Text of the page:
Wired Magazine editors decide that Apple is right - allowing uncurated Android apps is "security compromise"

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Wired Magazine editors decide that Apple is right - allowing uncurated Android apps is "security compromise"

Post  Ap0c on Sun Mar 27, 2011 1:45 am

Wired magazine has finally decided to drop all pretense of impartiality by declaring it's support for Apple's long stated criticism of Android - that allowing users to choose to install applications from outside the official, curated app store is a "security compromise". Wired chose to prominently feature an article critical of the new Amazon App store for Android because using the store required users to change their phone's settings to allow the installation of apps from "unknown sources". The Wired article was titled "Amazon App Store Requires Security Compromise", with a subtitle declaring "Design Flaw". Although the inflammatory title alone make the author's perspective pretty clear, the article also contains a picture of an Android phone with the laughable byline "Android phones, like this Motorola Defy, can install apps from sources other than Google's official Android Market. But doing so poses security risks." Wired writer Brian X. Chen, well known for covering Apple products, pens a full-out assault on a user's choice to make this phone setting change, which Amazon App Store requires in order to function, finding citations from multiple "security experts" who all basically say that downloading apps that are viruses could, you know, cause viruses to be downloaded. Like in Windows. Which everybody has. He is supported in the article's comments section by senior editor Dylan Tweney, who characterizes changing the phone's settings to allow unrestricted installs to be a "security risk" and a "real problem". The point seems to be 1) people are too stupid to use computers 2) they need to be helped by good corporate parents like Apple to avoid bad programs and 3) Android is "irresponsible" for allowing people to install whatever they want.

A fair and balanced review would look at the real issues before blathering the fear, uncertainty and doubt that Chen, Tweney, and Wired set out. A less biased article would use the opportunity to open a discussion of the following serious questions - 1) Is allowing the same freedoms for mobile phone computers any more or less dangerous than allowing those same freedoms for stationary computers running Windows? 2) Are the risks of downloading a virus or malicious app any greater than with a stationary computer? 3) Do those increased risks justify denying user freedoms, such as the ability to install user-created apps, open-source apps, politically sensitive apps, and other apps that may be restricted by commercially-censored app stores? 4) Should the requirement that only software from commercially-censored app stores be installed be extended to stationary computers to restrict malware infestation, botnets, keyloggers, and other threats? 5) Is the rise of commercially-censored app stores and the tremendous profit that these have brought Apple, Nintendo, Sony, Microsoft, etc. likely to restrict or change the rights an individual has to use their own computing devices, be they mobile phone computers or stationary computers?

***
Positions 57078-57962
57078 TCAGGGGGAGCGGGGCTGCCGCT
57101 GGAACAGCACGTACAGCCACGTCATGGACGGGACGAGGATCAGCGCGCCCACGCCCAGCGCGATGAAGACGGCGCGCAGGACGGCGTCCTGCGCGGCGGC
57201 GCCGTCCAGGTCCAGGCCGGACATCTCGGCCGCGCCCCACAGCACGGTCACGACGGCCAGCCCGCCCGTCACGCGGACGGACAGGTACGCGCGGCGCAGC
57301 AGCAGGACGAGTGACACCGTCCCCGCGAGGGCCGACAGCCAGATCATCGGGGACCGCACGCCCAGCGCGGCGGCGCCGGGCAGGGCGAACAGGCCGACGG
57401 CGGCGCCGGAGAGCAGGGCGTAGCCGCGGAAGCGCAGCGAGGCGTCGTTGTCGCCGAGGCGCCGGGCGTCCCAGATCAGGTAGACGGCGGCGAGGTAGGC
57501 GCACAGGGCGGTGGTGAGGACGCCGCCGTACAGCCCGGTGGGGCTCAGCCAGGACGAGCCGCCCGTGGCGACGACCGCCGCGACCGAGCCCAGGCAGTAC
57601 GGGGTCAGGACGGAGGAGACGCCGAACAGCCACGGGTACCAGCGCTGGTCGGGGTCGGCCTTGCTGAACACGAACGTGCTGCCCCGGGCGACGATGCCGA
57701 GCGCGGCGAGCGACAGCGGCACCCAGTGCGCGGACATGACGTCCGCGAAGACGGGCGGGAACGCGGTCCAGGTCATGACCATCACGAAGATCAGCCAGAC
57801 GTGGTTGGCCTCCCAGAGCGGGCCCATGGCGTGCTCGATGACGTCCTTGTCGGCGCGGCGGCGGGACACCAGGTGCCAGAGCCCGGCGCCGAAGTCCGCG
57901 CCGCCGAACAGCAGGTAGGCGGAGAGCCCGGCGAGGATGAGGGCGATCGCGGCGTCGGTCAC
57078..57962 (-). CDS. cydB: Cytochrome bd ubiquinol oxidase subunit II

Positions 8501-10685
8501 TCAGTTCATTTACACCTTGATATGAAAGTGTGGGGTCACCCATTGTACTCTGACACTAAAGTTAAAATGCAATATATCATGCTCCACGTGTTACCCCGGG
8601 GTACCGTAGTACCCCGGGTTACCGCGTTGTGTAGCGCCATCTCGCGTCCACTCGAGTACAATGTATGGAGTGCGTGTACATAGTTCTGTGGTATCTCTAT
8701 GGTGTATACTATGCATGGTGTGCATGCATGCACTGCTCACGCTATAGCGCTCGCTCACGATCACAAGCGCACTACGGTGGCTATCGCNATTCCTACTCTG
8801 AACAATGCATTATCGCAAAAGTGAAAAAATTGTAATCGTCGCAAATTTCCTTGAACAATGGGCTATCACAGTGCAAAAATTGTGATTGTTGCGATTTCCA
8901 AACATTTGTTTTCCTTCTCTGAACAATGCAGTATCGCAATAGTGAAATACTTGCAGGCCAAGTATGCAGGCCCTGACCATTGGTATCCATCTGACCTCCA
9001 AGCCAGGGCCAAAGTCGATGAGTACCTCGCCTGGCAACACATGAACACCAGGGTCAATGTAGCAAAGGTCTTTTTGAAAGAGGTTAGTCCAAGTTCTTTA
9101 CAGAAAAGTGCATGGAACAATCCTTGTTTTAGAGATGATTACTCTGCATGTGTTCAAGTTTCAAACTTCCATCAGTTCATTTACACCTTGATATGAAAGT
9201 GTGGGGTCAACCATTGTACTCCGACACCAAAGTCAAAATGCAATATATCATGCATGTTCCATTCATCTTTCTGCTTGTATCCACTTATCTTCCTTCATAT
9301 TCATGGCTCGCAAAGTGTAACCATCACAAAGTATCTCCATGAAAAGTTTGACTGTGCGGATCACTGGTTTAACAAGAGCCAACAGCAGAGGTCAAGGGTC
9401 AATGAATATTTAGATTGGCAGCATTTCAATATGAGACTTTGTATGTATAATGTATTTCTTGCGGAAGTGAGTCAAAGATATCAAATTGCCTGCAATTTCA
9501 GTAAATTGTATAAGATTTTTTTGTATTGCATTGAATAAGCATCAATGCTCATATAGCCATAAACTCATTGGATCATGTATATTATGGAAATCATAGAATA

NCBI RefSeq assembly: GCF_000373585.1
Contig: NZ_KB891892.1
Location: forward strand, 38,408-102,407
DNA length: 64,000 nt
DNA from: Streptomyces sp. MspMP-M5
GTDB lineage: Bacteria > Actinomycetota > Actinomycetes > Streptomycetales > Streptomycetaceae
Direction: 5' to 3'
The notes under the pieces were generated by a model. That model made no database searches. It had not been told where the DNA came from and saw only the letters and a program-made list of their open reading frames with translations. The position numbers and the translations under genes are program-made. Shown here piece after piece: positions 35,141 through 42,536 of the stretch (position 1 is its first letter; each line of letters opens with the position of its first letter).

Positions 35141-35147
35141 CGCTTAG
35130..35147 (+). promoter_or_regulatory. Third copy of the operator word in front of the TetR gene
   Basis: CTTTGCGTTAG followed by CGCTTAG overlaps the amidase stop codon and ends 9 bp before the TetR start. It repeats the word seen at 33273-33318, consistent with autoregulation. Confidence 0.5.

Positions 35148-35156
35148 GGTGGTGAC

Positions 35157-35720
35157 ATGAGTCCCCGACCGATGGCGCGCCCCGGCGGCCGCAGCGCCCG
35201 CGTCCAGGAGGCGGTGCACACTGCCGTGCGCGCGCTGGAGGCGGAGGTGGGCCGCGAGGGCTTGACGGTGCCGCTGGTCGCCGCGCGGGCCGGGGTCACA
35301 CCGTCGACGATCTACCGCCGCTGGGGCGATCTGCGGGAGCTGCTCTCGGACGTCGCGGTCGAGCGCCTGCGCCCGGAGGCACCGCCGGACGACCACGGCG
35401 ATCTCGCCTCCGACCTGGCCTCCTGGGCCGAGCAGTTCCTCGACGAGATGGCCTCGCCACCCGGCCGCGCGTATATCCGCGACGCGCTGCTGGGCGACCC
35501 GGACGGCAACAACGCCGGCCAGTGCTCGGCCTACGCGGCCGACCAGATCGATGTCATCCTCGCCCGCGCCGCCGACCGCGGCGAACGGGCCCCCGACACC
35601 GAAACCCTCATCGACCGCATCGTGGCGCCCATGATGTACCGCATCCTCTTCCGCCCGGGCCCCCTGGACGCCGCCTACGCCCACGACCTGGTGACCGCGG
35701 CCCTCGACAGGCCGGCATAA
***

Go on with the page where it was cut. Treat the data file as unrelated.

This is the debate that needs to happen (clearly, from my word choices, you can see where I stand) but the points are still valid. Wired may have drunk the Apple cool-aid regarding the spooky "risks" of allowing users unrestricted application installs, but perhaps a debate can still be raised. Freedom advocates unite! This is how freedom is lost, not through large steps, but the gradual chipping away of mindshare until something as fundamental as the right to install the programs you want to is actually considered "dangerous" and "risky" and that right must be restricted for our "safety". Beware ANYONE claiming that your rights must be restricted for your own good - this is almost ALWAYS an attempt at rights-removal.

Support Android - they are even being attacked by their own carriers, as AT&T has modified Android software to prohibit any apps from non commercially-censored sources from being installed. I've found ways around it, and hopefully we can, but imagine a world where encrypted bootloaders, censored app stores, and Big Brother "curation" (the new word for non-free) is the norm. That's what will happen unless Wired is stopped. They are likely doing it to stay on the Apple gravy train, but motives aside, they are spreading Apple's gospel regarding "curation", so don't spare your wrath. They chose their side. Now let's choose ours.



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